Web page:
Grade 1 was even harder.  He clung to my leg for the better part of forty-five minutes.  He was anxious, worried about making friends, scared of being alone, frightened of me leaving.  I held one babe on my hip and clasped another toddler with my free hand.  Three little bodies stuck to me like crazy glue.  And while I tried to un-peel his little hands, I thought to myself, “There’s got to be a better way.”  I knew this was awkward.  I knew there would be eyebrows raised.  And I felt that pressure to let go his hand, even as my mother instinct was telling me, “No!  We’re both not ready for this.”  And yet, I let his hand slip first, turned and walked away.  Hoping for the best.

Each year got both easier and harder.  He began to distance himself from me…no more clinging.  But there were new worries to be had.  There was the whole adapting to classroom structure to fret over.  Homework routines to make and then stick to.   And the issue of his making and finding friendship, to add to the mother lode.  Not to mention the usual childhood rite of bullying to endure, that helped to establish the playground pecking order.  Somehow, he often found himself on the bottom of that pile-up.

And woven into each additional year was the stress of performance anxiety.  He was not a behaviour challenge inside the school setting.  Indeed, his teachers raved about his smarts and his ability to focus.  But, there was something awry that I just couldn’t seem to put my finger on, at the time.  It seemed to be the combination of his trying to find his place in this new world of norms, along with trying to please both his peers and the adults around him, along with the very high expectations he placed on himself.  All combined, becoming a triple threat of trouble.   Perhaps the most taxing of all was the pressure he placed on himself to stay in tip-top academic shape, as that was often the only area he was able to truly control about his school experience.  And in doing so, school became difficult at times.  Tedious.  Even dreaded.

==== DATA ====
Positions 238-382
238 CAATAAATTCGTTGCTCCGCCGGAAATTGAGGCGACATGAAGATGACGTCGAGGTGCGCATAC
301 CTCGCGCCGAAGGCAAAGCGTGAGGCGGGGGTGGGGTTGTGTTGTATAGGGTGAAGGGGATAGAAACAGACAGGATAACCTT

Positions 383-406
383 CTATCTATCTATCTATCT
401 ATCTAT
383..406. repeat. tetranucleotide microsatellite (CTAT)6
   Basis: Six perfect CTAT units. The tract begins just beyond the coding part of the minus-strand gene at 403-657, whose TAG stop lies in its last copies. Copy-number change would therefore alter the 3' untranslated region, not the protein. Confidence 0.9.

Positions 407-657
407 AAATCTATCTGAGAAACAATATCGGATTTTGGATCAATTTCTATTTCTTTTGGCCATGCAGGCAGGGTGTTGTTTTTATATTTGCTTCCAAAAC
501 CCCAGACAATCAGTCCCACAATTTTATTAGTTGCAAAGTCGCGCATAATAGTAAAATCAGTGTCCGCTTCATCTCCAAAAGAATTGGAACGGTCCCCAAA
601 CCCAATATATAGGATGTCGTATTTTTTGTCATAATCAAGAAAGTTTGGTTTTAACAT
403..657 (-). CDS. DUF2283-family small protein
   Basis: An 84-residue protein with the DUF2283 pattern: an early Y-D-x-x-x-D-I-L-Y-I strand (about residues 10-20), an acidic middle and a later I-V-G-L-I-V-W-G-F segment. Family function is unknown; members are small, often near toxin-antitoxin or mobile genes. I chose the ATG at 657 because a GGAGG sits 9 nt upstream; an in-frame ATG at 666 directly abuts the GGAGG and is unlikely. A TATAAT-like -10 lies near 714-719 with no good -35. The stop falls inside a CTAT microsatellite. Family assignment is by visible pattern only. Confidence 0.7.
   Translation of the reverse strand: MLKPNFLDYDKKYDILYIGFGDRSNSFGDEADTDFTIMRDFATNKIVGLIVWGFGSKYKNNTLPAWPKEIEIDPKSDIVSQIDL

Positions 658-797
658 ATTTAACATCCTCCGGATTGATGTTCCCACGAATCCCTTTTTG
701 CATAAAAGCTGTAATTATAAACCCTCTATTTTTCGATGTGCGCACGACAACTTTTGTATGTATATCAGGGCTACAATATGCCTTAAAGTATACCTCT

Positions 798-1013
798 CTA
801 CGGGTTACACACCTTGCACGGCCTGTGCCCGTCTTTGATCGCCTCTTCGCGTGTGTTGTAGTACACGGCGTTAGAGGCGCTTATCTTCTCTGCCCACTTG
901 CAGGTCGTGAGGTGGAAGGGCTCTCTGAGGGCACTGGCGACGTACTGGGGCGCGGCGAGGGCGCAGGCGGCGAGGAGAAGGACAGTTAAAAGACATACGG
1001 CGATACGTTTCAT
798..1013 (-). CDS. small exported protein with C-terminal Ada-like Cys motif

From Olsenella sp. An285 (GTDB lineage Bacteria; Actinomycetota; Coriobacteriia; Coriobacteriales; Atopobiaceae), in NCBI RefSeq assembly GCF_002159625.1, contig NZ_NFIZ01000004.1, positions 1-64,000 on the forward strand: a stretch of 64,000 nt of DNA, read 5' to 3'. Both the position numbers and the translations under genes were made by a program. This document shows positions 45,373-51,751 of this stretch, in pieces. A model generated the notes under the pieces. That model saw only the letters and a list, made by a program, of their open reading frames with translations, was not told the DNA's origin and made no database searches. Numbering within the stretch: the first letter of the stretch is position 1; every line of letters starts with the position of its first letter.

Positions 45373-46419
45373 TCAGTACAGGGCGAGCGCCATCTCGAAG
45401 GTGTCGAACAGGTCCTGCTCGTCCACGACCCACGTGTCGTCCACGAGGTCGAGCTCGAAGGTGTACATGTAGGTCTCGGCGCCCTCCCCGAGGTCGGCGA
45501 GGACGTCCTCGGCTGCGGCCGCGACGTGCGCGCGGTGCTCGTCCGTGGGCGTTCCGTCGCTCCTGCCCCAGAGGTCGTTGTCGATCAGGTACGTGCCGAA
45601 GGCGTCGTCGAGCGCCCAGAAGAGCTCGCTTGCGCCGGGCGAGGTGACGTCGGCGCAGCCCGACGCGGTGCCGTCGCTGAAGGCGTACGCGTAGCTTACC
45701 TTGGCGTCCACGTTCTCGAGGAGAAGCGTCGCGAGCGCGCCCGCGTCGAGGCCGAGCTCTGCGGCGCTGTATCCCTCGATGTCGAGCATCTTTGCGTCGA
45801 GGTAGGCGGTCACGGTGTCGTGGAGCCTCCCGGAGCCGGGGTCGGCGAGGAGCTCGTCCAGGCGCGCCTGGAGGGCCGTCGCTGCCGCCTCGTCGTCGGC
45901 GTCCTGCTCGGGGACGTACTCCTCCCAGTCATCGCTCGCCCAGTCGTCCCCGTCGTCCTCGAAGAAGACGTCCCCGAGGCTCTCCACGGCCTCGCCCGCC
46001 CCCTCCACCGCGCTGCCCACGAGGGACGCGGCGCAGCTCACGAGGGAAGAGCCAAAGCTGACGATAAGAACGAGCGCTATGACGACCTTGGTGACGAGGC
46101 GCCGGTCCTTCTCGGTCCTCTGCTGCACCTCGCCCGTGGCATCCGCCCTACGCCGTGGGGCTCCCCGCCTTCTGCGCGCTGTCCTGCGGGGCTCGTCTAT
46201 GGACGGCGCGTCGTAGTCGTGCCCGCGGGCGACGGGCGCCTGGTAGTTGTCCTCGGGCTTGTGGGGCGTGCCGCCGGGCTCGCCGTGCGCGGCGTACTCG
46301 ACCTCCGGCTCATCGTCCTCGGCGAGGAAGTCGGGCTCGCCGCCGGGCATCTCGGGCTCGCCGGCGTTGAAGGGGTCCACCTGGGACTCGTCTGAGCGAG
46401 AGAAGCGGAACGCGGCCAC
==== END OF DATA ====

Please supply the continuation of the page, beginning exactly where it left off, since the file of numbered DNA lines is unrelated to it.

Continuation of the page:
And although my son has succeeded academically, there are many ways in which I feel he has fallen through the cracks.  Because he is prone to performance anxiety on a personal level, yes.  But also because in a more general way, he is a boy.  A boys and school can often make for an unstable combination.

Although I am a mother, I am also a teacher.  And I have gone through my fair share of navigational mishaps in trying to find my way as a teacher of both male and female students.  I have made many mistakes along the way.  But, in gaining experience, I have come to believe that there are some ways in which the school systems could better service boys, and girls for that matter.  Helping students who don’t fit the usual mold better adapt.  If it was a perfect world, and I was Big Boss of the Education System, here is what I would change. (And might I add, many of these beliefs/ideas about learning are already at play in some awesome classrooms of colleagues and fellow teachers)

Students need choice.  Students need as part of their day, time built in for choice.  Time where they decide what their learning will look like.  Time when they set the learning outcomes and strive to meet their goals.